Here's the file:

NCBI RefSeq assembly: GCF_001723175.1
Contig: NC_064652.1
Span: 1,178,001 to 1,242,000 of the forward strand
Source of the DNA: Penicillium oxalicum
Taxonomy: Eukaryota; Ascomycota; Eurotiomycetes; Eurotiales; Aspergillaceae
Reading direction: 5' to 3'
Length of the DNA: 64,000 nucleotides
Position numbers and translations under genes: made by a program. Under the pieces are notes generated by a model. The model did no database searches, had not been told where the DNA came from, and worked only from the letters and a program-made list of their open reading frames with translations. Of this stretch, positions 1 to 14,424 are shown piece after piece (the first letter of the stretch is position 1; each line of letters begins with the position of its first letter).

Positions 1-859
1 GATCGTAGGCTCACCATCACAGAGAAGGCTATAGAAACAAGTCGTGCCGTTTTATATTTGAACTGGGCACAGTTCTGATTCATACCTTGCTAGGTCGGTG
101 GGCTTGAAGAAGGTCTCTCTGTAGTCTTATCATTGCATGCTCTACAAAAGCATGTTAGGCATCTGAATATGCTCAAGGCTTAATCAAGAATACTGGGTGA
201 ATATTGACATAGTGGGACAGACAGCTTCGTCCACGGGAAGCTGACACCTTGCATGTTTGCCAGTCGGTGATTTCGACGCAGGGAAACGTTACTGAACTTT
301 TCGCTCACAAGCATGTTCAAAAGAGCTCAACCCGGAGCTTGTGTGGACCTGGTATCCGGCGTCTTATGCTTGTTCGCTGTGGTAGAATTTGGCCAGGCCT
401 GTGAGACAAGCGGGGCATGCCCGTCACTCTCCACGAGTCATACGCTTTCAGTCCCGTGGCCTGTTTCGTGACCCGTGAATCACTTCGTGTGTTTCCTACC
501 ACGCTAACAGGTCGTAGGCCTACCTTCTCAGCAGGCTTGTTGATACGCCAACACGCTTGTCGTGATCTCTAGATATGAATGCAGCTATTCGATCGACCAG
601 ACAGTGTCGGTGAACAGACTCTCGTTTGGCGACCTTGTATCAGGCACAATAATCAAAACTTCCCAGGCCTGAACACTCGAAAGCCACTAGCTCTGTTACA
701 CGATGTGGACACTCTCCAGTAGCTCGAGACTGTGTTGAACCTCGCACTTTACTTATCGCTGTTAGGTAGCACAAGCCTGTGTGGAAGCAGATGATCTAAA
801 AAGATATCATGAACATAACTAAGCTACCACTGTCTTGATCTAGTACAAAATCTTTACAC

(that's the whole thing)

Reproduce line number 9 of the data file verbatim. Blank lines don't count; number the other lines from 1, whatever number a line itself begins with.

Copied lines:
Positions 1-859